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Catholic Northwest Progress
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August 7, 1903     Catholic Northwest Progress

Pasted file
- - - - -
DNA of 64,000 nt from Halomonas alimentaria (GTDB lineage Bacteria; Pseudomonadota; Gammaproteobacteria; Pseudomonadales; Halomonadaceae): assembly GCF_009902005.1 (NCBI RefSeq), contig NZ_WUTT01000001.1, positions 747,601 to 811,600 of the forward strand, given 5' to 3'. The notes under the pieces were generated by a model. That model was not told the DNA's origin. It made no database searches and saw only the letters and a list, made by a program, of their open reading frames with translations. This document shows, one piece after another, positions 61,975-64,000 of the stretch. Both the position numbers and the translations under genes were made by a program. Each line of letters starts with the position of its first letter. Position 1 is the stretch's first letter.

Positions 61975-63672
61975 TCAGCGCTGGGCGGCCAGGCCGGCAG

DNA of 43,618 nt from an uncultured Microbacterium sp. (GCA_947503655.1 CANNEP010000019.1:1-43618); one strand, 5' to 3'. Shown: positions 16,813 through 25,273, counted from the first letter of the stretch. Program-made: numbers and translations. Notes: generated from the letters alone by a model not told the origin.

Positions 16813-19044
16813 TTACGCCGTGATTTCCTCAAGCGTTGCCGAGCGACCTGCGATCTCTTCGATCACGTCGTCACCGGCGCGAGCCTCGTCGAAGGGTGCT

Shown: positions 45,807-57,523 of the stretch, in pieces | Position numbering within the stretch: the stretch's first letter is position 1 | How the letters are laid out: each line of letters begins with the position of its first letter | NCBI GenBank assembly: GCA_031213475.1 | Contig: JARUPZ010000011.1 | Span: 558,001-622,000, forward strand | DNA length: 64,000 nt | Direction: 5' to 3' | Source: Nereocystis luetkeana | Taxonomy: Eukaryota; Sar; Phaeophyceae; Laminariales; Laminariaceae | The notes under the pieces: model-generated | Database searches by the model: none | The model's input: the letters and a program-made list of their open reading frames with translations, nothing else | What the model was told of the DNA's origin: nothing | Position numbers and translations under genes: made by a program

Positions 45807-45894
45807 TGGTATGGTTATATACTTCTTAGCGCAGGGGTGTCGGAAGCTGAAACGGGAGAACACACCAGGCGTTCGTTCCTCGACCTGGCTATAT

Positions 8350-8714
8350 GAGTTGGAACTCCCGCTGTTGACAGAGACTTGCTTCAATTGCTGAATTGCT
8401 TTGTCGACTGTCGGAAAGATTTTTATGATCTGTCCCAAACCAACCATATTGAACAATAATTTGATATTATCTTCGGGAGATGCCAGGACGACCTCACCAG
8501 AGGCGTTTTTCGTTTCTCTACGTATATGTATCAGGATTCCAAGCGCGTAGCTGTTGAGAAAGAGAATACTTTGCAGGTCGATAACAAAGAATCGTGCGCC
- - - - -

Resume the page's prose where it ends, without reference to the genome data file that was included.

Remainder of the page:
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tl THE CATHOLIC PROGRESS. .ko,o,o,o,o,o,o,o*o*o,e.o*o *o*o*o*o*o.o,o.o.o,o,o,o,o * A ,- l)t v e rort,.th *. I  | lame NT nlllltt v,-i*,.,,,.v * dL  MqldAIALM v]. JIll qk411 War Story " At Chattanoogt00 ; 4t AtluJt 16-21, . i 1863 oooooooooooo oooooooooooo lpyrlgt, 103, by G. L. E:llrner.] TRATEGY doesn't destroy ar- mies. That must be done by fighting. But strategy often se- lects the battlefield and indirect- ly wins a victory. The fierce combat of Cblckamauga was set down to happen in the book of fate by a campaign of mtrategy which ended at Tullahoma. renn., July 4, 1863. Tbe Confederate Army of the Tenne see had marched northward from Chat- tanooga in midsummer, 1862, under General Braxton Bragg to invade the rotate of Kentucky. After two fruitless battles, at Perryville, Ky., and Mur- freesboro, Tenn., midsummer, 1863, saw It filing back to Chattanooga, fol- lowed by its old enemy of Perryvtlle and Murfreesboro, tile Army of the CUmberland. The contest in the west between these two forces was a paral- l to that between the Army of North- ern Virginia and the Army of the Poto- mac in the east, a continuous duel for position. Defeated and turned back homeward In his march to Kentucky, Br clung to central Tennessee as a base for a new attempt to cross the Ohio and to protect Chattanooga, the Richmond of the west. It was no fault of Bragg that the spring and summer of 1863 passed without a battle to a finish In central Tennessee. He was ready to fight--to fight oil ground of his own choosing. Roseerans was a ready fighter, but he too, wanted to choose the battle grouml. Bragg lay behlnd fortified lines at Tul- lahoma, and Roseerans moved his guns and battalions around him and gave him no choice but to vacate the works i and fight in the open or retreat for tle third time within a year. Bragg retreated to Chattanooga, where he could place rivers and moun- tains between his army and the foe. The Sequatchle rh, er, the Cumberland: mountains and the Tennessee river were barrtors facing Roseerans when he broke camp on the Tullahoma line Aug. 16 to keep in touch with Bragg. Having opened the campaign with a brilliant stroke of strategy, the Federal commander decided to try it a second time even at the risk of belug detected in repeating himself. Bragg began to fortify Chattanooga against attack by building earthworks on Mission ridge, behlud the city. He also sent his cavalry late the moun- tain passes to head off Rosecrans and fortified the crossings of the Tennessee above and below Cllattanooga. Na- ture had don0 much to make the roads from Tullahoma to CImttauooga im- possible for an army with active foes in front. It was only necessary for Bragg to fill up the gaps and Chatta- nooga was safe. "The Tennessee will be taken as out" line," sald Bragg. Rosecrans waited over a mouth for ature to do a good turn for the at- tacking army. The corn would ripen about the middle of August, and as the region was generally sterile and the mountain roads of the roughest it would be a boon to the troops to find sustenance by the wayside. Bragg took it for granted that his enemy would come down upon him through the Sequatchle valley, a rich and broad bighway. Ite concentrated 11 his strength to defend that route, an Rosecrans encouraged the policy of hls antagonist by sending an army corps through the valley to make a feint of attack on Chattanooga from the north. On Aug. 20 Bragg saw the Federals filing through the passes of the Cum- berland mountain toward Chattanooga nd prepared to fight. Next day scouts orougbt word that the Federals hal -crossed the Tennessee river on the real' f his army and were moving south toward his line of railroad communica- tions with the interior' of the Confed- eracy. Tls last bit of news was confirmed by the sound of cannon shot at Clmt- tanooga. General J. T. Wildcr's F('d,:,ral cavalry had galloped up to the bank of the Tennessee opposite the town and began tossing shells into the streets. It was fast day, and the elmrches were filled with worshipers. One noted pastor had Just opened prayer when the first shell whistled past the win- dows. He continued the Invocation calmly to the end, but on op( .,ing his eyes found that he had few listeners. The troops in the place retired to the fortified hills, and for hours Chattanoo- ga was helpless under the guns of the enemy. Again Bragg had been outgeneraled. The enemy was In his rear and Chatta- nooga In danger. This was the first time a gun had been fired at the great Confederate depot of the west. Federal armies had more than once turned their beads toward that point, but never he- fore came to a collision with its de- fenders. Chattanooga was the gate- way of the rich region between the Mississippi and the Atlantic bordering pon the gulf. It was nountaln locked and at a glance seemed beyond con- quest. Had it been wrested from the Confederates In 1862 after the fall of Donelson and the battle of Shiloh tim life of the Confederacy would have been cut short a year and Vicksburg would never have figured In the great contest. Chattanooga stood guard over the railways which banded the whole southern tier of Confederate states to- gether, welding Texas, Louisiana, Mis- sissippi. Alabama and Georgia to the Carolinas. Vicksburg had been able to hold out solely because Chattanooga was behind it. With Vicksburg taken. Chattanooga was the next bulwark in the chain of eeuthern defenses to be re- aueed if the Federals were to control the west. Rosecrans counted upon help from Grant's army, which had con- quered Vicksburg. But Grant had oth- er plans Itosecrans' march upon Chattanooga from the west left one weak point in the campaign plan. The upper Tennes- see valley from Chattanooga north- ward to Knoxville, guarded on the west by the Cumberland mountains, was still open to the Confederates. This valley connected Chattanooga with Virginia and Bragg's army with the army of Robert E. Lee. Moreover it gave Bragg an open road to Ken- tucky if he chose to offset Rosecrans' march southward by a second invasion across the Ohio. Bragg had maintain- ed a strong division at Knoxville under Buckner to keep the road open. Army movements are sometimes, though not often, surrounded with mys- tery which completely baffles the keen- est leaderof the opposition. Bragg knew he was fated to be attacked at Chatta- nooga or In that vicinity by Rosecrans. He knew he might bc attacked also by Grant with the Vicksburg army, either in conjunction with Rosecrans or inde- pendent of him. These threatening at- tacks must come from the west. While watching them the last days in August a new and wholly unlooked for foe took the field in east Tennessee, head- ing for Knoxville. The new foe was a new Federal army under General Burnside. Had Burnslde's march been revealed to Bragg a few days earlier he might have ignored Rosecrans toiling through the mountains and sent help to Buck- net to hold Knoxville, for the posses- sion of that point gave the Confeder- ates railroad connection between Chat. tanooga and Virginia direct. The news from Knoxville, however, did not reach Chattanooga until Rosecrans had cross- ed tile Tennessee river into Georgia and was heading for Dalton, on the railroad in rear of Chattanooga. Bragg was not to be allowed to fight for Chat- tanooga from behind the defenses he had built with great care, but must march out and fight in the open, and that not merely to save Chattanooga, but to save lds army from ruin. Should Rosecrans plant his army in the passes of the mountains of north Georgia be- hind Bragg the Confederate would bc in a trap. IIe couldn't feed his army with Tennessee closed to him and Georgia cut off. He couldn't retreat, for mountains hedged him about-- mountains and Federal armie% A little more activity ou the part of General Meade, who was confronting Lee In Virginia, and Bragg's army would have been smashed by Rose- crans in the passes of north Georgia or It would have bee)) cooped Ill) bi Chat- tanooga. Help was to come to Bragg lu lhe crisis Roseerans was weaving FEDEnAL nATTEltlES SHELLING CHATI'A- NOOG&. about him from faroff Virginia and that not by the short cut through east Tennessee via Knoxville--for Burnslde had closed that route--but the round- about course of the Carolinas. Still another combination for the d- strnctlon of Bragg and Chattanooga was figured out on paper while Rose- erans was toiling through the moun- tains the last weeks in August. Grant proposed to take his Vicksburg army south, reduce Mobile and then march north into the interior of Georgia be, hind Bragg, cutting the Confederacy In two the second time. This plan was overruled in Washington. Had it been begun, even not to say earned thugil, Cldekamauga would never have been fought. In the event of Grant's at- tacking Mobile Bosecrans would have been given the task of threatening Chattanooga to keep Bragg busy, an- other case of one army holding the head of the enemy while another skl>, his legs. Left to his own devlces, Rosecran pounded Chattanooga wltfi' shells and passed hls army around It to the rear, compelling Bragg to follow and leave Chattanooga empty. Burnside was too fur away to march In, and Grant's ar- m, was temporarily broken up. GEORGE L. KILMER. The Bee00uty of, } Ashcroft... } By MARTHA M'CULLOCH- WILLIAMS q* Copyright, 1902, by T. C. McCluro * Ensley was In the middle of presenta- tion commonplaces when Bernice inter- rupted with, "Do you care to earn my everlasting gratitudeT' "Certainly. Only tell me bow," he said lamely, taken all aback. She smiled at him, a faint, odd smile, more of eyes than month, as she an- swered, wlth ihe lewposslble shrug: "Say that you have heard of the beau- ty of Ashcroft and are captive In ad- vance. Everybody says that in course of an hour, and when things become chronic I like to get them over with." "Who Is the beauty of Ashcroft?" Ensley asked, with eyes of wide inno- cence, yet a suppressed inclination to chuckle. Bernice shrugged again. "You do It very well," she said--"much bet- ter than common. Still I know you know." "Prove it," lie said, st'Ill trying hard to look puzzled. She laughed and asked demurely, "Is not this Ashcroft village?" "No," he said promptly. "That Is where you are wrong--where all the "I SHAIh SERVE iT MANFULLY,",*NSLEY SAID. good people ave wroilg. They tdd me It was Ashcroft, and, behold, I have found out better within the first hour." "You are giving yourself room to say It is fairyland instead and that you have found the fairy queen," Bernice said solemnly. "That sounds new and original, no doubt, to you, but really two other men have said It, since--well, since I've been the beauty." "Oil, so It Is youl A thousand par- dons. I'ray forgive my density," Ens- lcy Implored. Bernice gave him a long look, then said, "l wonder if you have the courage for a great experhnent." "I an) a rank coward every way, but ready to dare all a coward may," Ens- ley said, pressing the hand he still held softly between both palms. Bernice made to draw It away, but he kept it fast. They were In the bay window niche, well sheltered from curious glances. "You were made to be loved. That goes without saying," he whls- pcred; "also to be made love to. Tell me, though, did any of the others ever take fire quite so suddenly"-- "Suddenly!" Bernice's tone and look were withering. "Dear reel You ask that after wasting five 10ng minutes before discharging the whole duty of mail '." Ensley flung back his head, laughing heartily. "Quarter! I cry quarter!" he said. "But If I must do penance for my misdeeds, please remember that even injustice needs a tempering of mercy." "Mercy would be wasted here," Ber- ulce said severely, though with twin- kling eyes. "Your sentence is to speak and behave sensibly toward me, no matter what I may do, the whole time you stay In Ashcroft." "I shall serve It manfully," Ensley said, smiling quizzically. "But there will come a day of reckoning, later, and I shall be in It." Ensley kept his word throughout the fortnight's visit, albeit Bernice did her best to make him break it. In spite of fairly haunting her, seeking her out morning, noon and night, he showed himself always and only a ,sprightly and entertaining comrade, taking chiv- alrous account of her womanhood, but none whatever of her youth and charm. It was wholly a new experience. Men had been prostrating themselves to worship her ever since she was in short frocks. The men had been very plenty. Her father, bluff and hearty Squire Elton, was the soul of hospital- ity no less than the great man of Ash- croft. His btg house, although It stood well outside the village, was the social center. Whoever had his good word and countenance was welcome any- where roundabout. Naturally Bernice, sole daughter and heiress to the Elton thousands, who had grown up motherless, was a trifle solled--notwlthstanding a fine young ereature, honester with herself than Is the wont of womankind. Therefore, even before Ensley went away she had begun to ask herself if It was wholly pleasant to have him sensible rather flaan foolishly adoring, iI-e had not been gone lwo days bcfore she lind an. wel'ed her own question with a decid- ed "No," and, furthcr, had made up her 'mind that when lie came again she wonhl not flout his lovemaking, no matter how earnest it miglit be. She could }ot of course adlnlt even to her linage lu lhe mirror how in)possible she found it to get hin out of mind, nor how long and dull the short wlnter days were now that he no longer claimed nnleh more than half of them. Somehow she had a fancy that he would surely come back for Christmas. Ilcr father, she kuew, lind pressed him, and she herself had smiled invitation, though sire had said nothing outright. But it took her all aback to have Peggy Glenu run lu and say: "Only think, Ber-: ry All of us wasted our sweetness on an eligaged man! Frank Ensley is a wretch of the first water! Brother Jack has a letter from him saying, 'I expect to be married early in the new year, so will gladly let Asheroft delights beguile my impathmce for the happy day.' Now, what do you think of that?" "Oh, that it is--characteristlc," Ber- nice said, the least possible break in her voice. Peggy stared hard. "Jack must be right after all," she said. "I was dead sure Ensley was courting you hard, but that brother of mine said all along you were only chums." "Jack is a good fellow and discrimi- nating," Bernice said, smiling, although she saw things through a mist and felt her pulses beat all over. Somehow she held herself steady until Peggy went off to spread the news. How she fought through the next hour only the soul of infinite compassion will ever know. The news came in mid-December. Ensley was to follow it. The day be- fore Christmas Bernice had herself well in hand. She loved him, faced the knowledge of it as became a thorough- bred and was resolved to break her heart, if it needs must break, with laughing llps. She would wish him Joy, clear eyed, clear Voiced. She would even affect to have discerned his estate of bondage and claim to have saved him from farce comedy perfidy. Not- wlthstandlng, twilight of the winter solstice found her very low and miser- able. The dlty had been lowering and sodden, full of gusty rains and shriek- ing cliin blasts. By way of offsetting the gloom Squire Ellen had heaped logs on the big andirons and lighted all the candles in the big silver sconces while it was still but murk outside. Then he had bustled off to seo after some of hls poor neighbors. Bernice was alone except for the servants, who had been there ever since she was born. She sat, wan and drooping, star- ing into the heart of the fire as Ensley came noiselessly through the door. "I will not offer a penny for your thoughts, l know exactly what they are," he said, stepping to her side, but not offering Ills hand. "You are con- ning the pretty speech you mean to make me. That is wrong. You should not felicitate me until you hear whom I am going to marry." "Is there more against her than hav- Ing accepted you ?" Bernice asked, with a flash ef her old spirit. IIe stooped and lmlf llfla'd her to her feet before answering. "She is 'that impossible she, tile sum of all perfections in a wo- man.' " "Indeed! How did you prevail? Was It the attraction of opposites?" Bernice I asked, trying to speak saucily, though her heart beat like a triphammer. "And, further, what's her name, and where's her home?" "IIer home" is--her," Ensley said, drawing her close to his breast. "As for her name, it iv the very sweetest in the world, but I believe she likes best to be called the beauty of Ashcroft." A Iteeord In Servanta, "My wife nnd I," said a Gm'mantown I man, "have been married a little over I five years. We have no children, there I are Just two ill the family and we have I use for bnt one servant, a girl to do general housework. One would nat- urally think that such a Job would be a sinecure for a girl at $4 a week, the wages my wife pays, and yet in those five years we have had no less than sixty-three separate and distinct girls. IIow do I know the exact number? Well, I keep a diary, and among other things I have Jotted down the numer- ous changes in servants. Some of them have stayed a day or two, the longest term of Service being Six mowths. Some have been discharged, some have gone out and failed to re- turn, some have l?ft because the work was too hard, some have married, one was arres:ted on a warrant sworn out by a former mistress whom she had robbed. It seems to me that sixty- three servants in five years is about the record, and yet I don't think we are hard people to get along with. If I didn't own my own home I'd give up housekeeping and board." -- Phildcl- phia Record. A Tempest In a TeApot, What war was caused by a clay tea- pot? For an answer to this question we must go, as might be supposed, to the land of plgtalls and porcelain. The story goes that a Chinese emperor In olden days gave as a mark of special favor a magnificent clay teapot of rare design to Lo Hung Chang, hls. favorite mandarin. This was laid up as a priceless pos- session among the treasures of Lo Hung or borne at his side by two at- tendants at all high public festivals and functions. A rival maudarin saw these signs of distinction with the green eyes of Jeal. ousy and hired a man to break the ob- noxious pot. The elumsy fellow was caught In the act and betrayed his master. War followed between the two mandarins and their respective follow- ers, which resulted in the overthrow and death of Lo Hung Chang and the reception of his rival Into royal favor in his place.--London Answers. _ The Two Ve, ugh00n.e [Origlnal.] It was just 9 o'eloek when I entered lay ollice. The clerks were busy at Lhelr various duties, while my type- writer was reading a morning paper, waiting for work. I was surprised to lee my desk open and a man sitting in my place. There was something fa- miliar in the clothes he wore, which were of the same pattern as a suit I ften wore. But what was my aston- ishment when he turned and--great heaven, there sat myselfl The first thought that darted through my brain was that I had received some physical shock which had bereft me of my mental equilibrium, but upon glancing at the clerks I saw they Were as m'uch astonished at my en- trance as I was at the appearance of the man at my desk, who appeared to be equally surprlsed. "Well, sir," I gasped. "Well, sir," echoed the man. "What are you doing at my desk'P' "Your desk?" "Yes, sir; my desk." "Who are you, str? Your appearance Ls remarkably like mine."  "I am John Vaughan, the proprietor of this office." "John VaughanT' "Yen, sir; John Vaughan. And who are you?" "1 am he whom you claim to be-- John Vaughan." I grasped at the back of a chair to steady myself, while a cold sweat stood on my brow. My double sat starlng at me, with something of the same evidences of terror in him that were tn me. Partially mastering my- self, I turned to the head bookkeeper and asked: "Who is this person,FrazerT ' Frazer stood with mouth and eyes wide open, staring first at me, then at the man at the desk, but answered never a word. "Who he is?" i repeated, addressing young Curtis. a clerk. "We supposed he was you, sir," he replied hesitathgly: . My double turned to the persons ad- dressed and repeated my questions verbatim. Had I gone daft? If so, how account for the astonishment of the employees ? "I-Iow long has he been here?" I asked. "He ame in ten minutes ago, slr," Curtis answered. "He was earlier than you usually are." "Where do you live?" I asked the pretender. "At 3943 Chestnut street." Again I clutched the back of the chair eonvnlsively. The man bad named my owu residence. "Sir," he said, rising, "If i had had a twin brother I would surely think you were he. As I have no brother I am inclined to think either that I have lost my senses or you are pretending to be me for a pnrl)ose." A pained expression passed over his face as though he had begun to doubt his own sanity. Then, turning to the gaping clerks, lie said: "Come. Decide between us, and do it quickly or we slmll both go mad. Am I John Vaughan or not?"- The clerks continued to gape. "Decide!" I said on the verge of frenzy. "Decide," repeated my other self, "and if I am not myself I will leave thts office and betake myself to a mad- house." At this point Miss Towne, the type- writer, arose and with far more pres- ence of mind than the others surveyed us both. Then, pointing to me, she said: "You are Mr. Vaughan." With a shriek, my double sprang past me, down a flight of stairs and out of the building. I fell into a chair in a dead faint. When I recovered, all the clerks were bending over me with anxious faces. "What does it all mean?" I asked. "Have I been dreaming something ter- rible or was the scene real?" "It was real," said the head book- keeper, "and the strangest experience I have ever had In my life." "Where is MIss TowneT' "Here." The circle opened and ! saw ber Standing before the safe, which I now for the first time noticed was open. "Who opened that safe?" I asked, astonished. "I, sir," said Frazer. "I opened it on your--I mean the other one's order." "How much money was there In lt?" asked Miss Towne of me. "Fifteen hundred dollars and over. Is it there?" "There's no money here that I can see." Someth'ing began to dawn on us all at the same moment. The safe had stood open all the time that I had been talking to my double, but I had been too disturbed to notice it. "Frazer," I said, "you've been vle- timlzed. We've all been victimized. But I gladly lose my money to kno. I'm in my right mind. Telephone the poller. Be quick[" My double was finally caught and most of the money recovered. He told a very Inter#stlng story Of how he had eoncelved and prepared for his plan. For a long while he had frequently been taken for me, on the street, in hotels, everywhere that people are met. Being one of the best confidence men known to the police, he determined to "do" me. He had learned all about me and procured a suit of the same pattern as one he had seen me wear. When all was ready he walked into my office ten minutes before my time, ordered the safe opened and helped himself. He was about to leae when I entered, and hc played a role he had thought of for such an emergency, and played It admirably. F.A. IITCHEL. x / Pacific Coast Steamship Company Owning and Operating a Full First el FIRST CLASS TEAbISPllP Between--- Alaska, Washington, Oregon, California, a ad Mexico. Bellingham Bay Route..Doubl Daily Scryicll ' Everett, Whatcom, Anacortcs and Falrhavea, ." STATE of WASHINGTON-- Leaves Daily except Saturday, 10 p. m. SEHOME L eaves Daily except Sunday, 8 a. m Full information relative to aalll rates, etc., may be obtained from an agent of the company, or Seattle Ticket Office, 113 James St. C. D. DUNNAN, Genl. Pass. Agent. 10 Market St., San Francisco. SHORT L!NI. n TO Spokane, St. Pa,n, [luluth, Minneap01is, Chicag0 AND POINTS EAST T00ai00s Daily Fast Time No. 2, "THE FLYER," leaves Seattlo daily, 8:30 a. m., only 2 nights to SL Paul, 3 to Chicago, 4 to New York. No. 4, "EASTERN EXPRESS," leav Seattle daily, 7:30 p. m. New Equipment Throughout, Day Coaches, Palace and Tourlat SleSp- ee, Dining and Buffet Smok. Ing Llbrary Cars. Dtrect Connection at St. Paul (Union Depot with all Lines East and South. For Tickets, Rates, Folders and Full Information, call on or address C. W. Meldrum A.B.C. Dennlaton C. P. & T.A. G.W.P.A. 61:2 FIRST AVENUE, SEATTLE, WASH Daily Stearner, F08 WHATCOM, ANACORTE$, FAIRfiAVEN and BLAINE Steamers UTOPIA and GEe. E. STARR leave Pier No. 2, Seattle at 8 p.m., retarning leave Whatore dally at 7:45p. m. LaGonner Trading & Transortation Go. Tel. Main 211 Pier No.2. 4m00nm (L ,00,tue, Reoently the Bishop of Southwork held a reoeption on the grounds of the Ursuline Convent, Dover, Engla'. The Mayor of Dover, als many prom- inent Protestants, ailed on the Bish- op in the afternoon. Several of the leading Oathit Journals of exioo are adooaring he prinoiples of Christian democaoy pre- limiuary to forming Christian De'o- oratio Leagnes, thus prevonting the growth of sooialism. f ,L,:  c' '